In this series of blogs, medical students and medicine offer holders share and explain their personal statement so that you can learn from our experiences and reflections. Owain received offers to read Undergraduate Medicine at Sheffield and Birmingham University.
Disclaimer: Please do NOT be tempted to use our personal statements as a model/foundation/plan. UCAS is very strict about plagiarism, more information can be found here.
Please remember that there is no such thing as a model personal statement. By definition, it is supposed to be unique and there is no "golden formula".
My best advice regarding personal statements is to ensure you have lots to talk about. Year 12 is the perfect opportunity to get involved in things to use as ammunition when writing. You want to have so many things to talk about that you can’t fit them all in your 4000-character statement! In addition, ensure you know what you’re talking about. Don’t mention a book you didn’t read properly or a condition you don’t know a bit about because interviewers (especially at Oxbridge) are likely to ask you about things you’ve mentioned in your personal statement.
In terms of the actual writing, I have three recommendations: use as many people around you as possible such as family members, teachers and people you know doing medicine to proofread your work and give advice; save all your drafts so you can easily go back if you don’t like something you’ve changed (I ended up with 11 drafts); and start big with way too many characters and examples so you can slim down later, leaving only the best. I started with a very short introduction:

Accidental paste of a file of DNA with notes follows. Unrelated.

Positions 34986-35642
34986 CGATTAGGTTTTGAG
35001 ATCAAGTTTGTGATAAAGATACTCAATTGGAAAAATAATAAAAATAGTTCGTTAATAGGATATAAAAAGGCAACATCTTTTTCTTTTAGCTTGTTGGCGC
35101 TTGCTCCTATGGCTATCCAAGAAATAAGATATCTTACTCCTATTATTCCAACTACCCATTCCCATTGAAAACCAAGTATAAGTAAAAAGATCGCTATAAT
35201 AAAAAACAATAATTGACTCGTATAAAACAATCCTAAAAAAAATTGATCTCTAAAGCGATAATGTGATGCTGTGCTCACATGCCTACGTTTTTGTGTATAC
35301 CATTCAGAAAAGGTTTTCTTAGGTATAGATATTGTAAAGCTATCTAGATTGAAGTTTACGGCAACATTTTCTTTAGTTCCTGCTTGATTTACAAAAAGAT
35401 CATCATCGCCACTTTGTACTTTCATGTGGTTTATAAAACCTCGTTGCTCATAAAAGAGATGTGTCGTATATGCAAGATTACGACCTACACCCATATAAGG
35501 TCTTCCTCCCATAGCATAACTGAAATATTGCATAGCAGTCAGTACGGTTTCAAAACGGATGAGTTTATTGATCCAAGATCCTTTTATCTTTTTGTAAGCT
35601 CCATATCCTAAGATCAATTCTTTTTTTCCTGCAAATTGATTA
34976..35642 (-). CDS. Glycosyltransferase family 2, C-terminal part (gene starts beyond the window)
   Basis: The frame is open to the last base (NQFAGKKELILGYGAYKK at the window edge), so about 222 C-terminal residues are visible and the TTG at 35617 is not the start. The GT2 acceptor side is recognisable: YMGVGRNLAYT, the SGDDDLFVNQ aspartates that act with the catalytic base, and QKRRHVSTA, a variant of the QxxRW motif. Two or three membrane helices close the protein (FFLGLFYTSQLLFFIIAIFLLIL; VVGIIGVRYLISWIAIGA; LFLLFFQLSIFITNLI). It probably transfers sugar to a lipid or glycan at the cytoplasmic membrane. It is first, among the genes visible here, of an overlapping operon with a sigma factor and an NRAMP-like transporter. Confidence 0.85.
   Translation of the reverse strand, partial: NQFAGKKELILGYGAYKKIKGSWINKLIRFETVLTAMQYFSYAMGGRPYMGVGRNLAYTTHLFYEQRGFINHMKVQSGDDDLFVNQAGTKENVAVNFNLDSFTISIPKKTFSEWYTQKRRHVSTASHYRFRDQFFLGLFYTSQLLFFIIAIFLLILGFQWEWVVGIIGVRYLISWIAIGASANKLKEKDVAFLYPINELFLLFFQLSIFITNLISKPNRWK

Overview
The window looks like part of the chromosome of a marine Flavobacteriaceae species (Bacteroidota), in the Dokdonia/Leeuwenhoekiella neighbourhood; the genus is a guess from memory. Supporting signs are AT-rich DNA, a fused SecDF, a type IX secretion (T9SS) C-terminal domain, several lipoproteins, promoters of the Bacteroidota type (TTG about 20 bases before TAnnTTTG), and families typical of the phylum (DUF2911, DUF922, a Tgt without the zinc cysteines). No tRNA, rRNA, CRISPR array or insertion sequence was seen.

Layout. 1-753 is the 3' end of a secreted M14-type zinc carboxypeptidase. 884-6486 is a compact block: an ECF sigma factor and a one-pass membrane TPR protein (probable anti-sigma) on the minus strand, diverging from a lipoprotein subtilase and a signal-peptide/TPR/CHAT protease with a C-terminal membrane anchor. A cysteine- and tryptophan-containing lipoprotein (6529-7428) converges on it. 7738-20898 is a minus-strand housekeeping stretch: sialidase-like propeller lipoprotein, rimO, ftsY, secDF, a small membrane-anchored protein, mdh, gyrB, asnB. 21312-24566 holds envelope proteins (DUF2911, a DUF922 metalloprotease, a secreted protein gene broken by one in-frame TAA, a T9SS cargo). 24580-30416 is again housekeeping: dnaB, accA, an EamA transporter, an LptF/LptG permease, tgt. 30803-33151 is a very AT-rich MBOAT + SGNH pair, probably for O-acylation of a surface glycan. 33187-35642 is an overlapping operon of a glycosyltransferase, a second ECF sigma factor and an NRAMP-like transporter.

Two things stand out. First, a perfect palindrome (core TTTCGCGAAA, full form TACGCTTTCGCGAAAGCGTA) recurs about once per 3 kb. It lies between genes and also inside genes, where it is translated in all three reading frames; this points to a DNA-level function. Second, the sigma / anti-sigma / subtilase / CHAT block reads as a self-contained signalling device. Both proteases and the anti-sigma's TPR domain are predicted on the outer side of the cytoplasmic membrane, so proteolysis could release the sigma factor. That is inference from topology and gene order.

“The appeal of medicine lies in its coupling of my scientific curiosity with a motivation to make a difference to patients’ lives.”
This sets the scene with a very short explanation of why I want to study medicine. It also serves as a signpost to the structure of the rest of my statement. I then launched into the main ‘stuff I’ve done’ section which does three things: it shows that I have gained insight into medicine to see whether it is for me; it shows that I am dedicated to medicine; and it shows how I have improved my skills. I started by talking about my weekly volunteering for two reasons: not everyone does it, so it made me stand out; and I found it by far the most insightful experience.
“In building relationships with nursing home residents […] I have developed my communication skills to overcome the barriers of dementia. From Eunice who told me “it’s not fun being old,” Bobby who told me “I used to be a teacher and now I’m nothing” and Stuart who requires two teachers to help him to his chair but excels in the word games, I have gained an insight into the importance of compassion and empathy in the doctor-patient relationship.”
I made sure to include specific examples but also to explain what my experiences taught me; it is worthless simply reeling off everything you’ve done, and it won’t get you anywhere. Notice the medicine buzzwords I have built my sentences around: communication, compassion, empathy, doctor-patient relationship etc. Although I didn’t do this as such, one way to go about writing your personal statement is to write down a number of ‘medicine buzzwords’ and then use examples and experiences to build sentences around them. I used this section as an opportunity to slip in some of the things I have done at school:
“My tailored communication to residents of varying personalities and degrees of memory, hearing and sight loss is a skill that I have honed through mentoring students in my school’s educational support department and spearheading a medical society to help younger students’ applications.”
I went on to do a similar thing for my hospital and GP placements: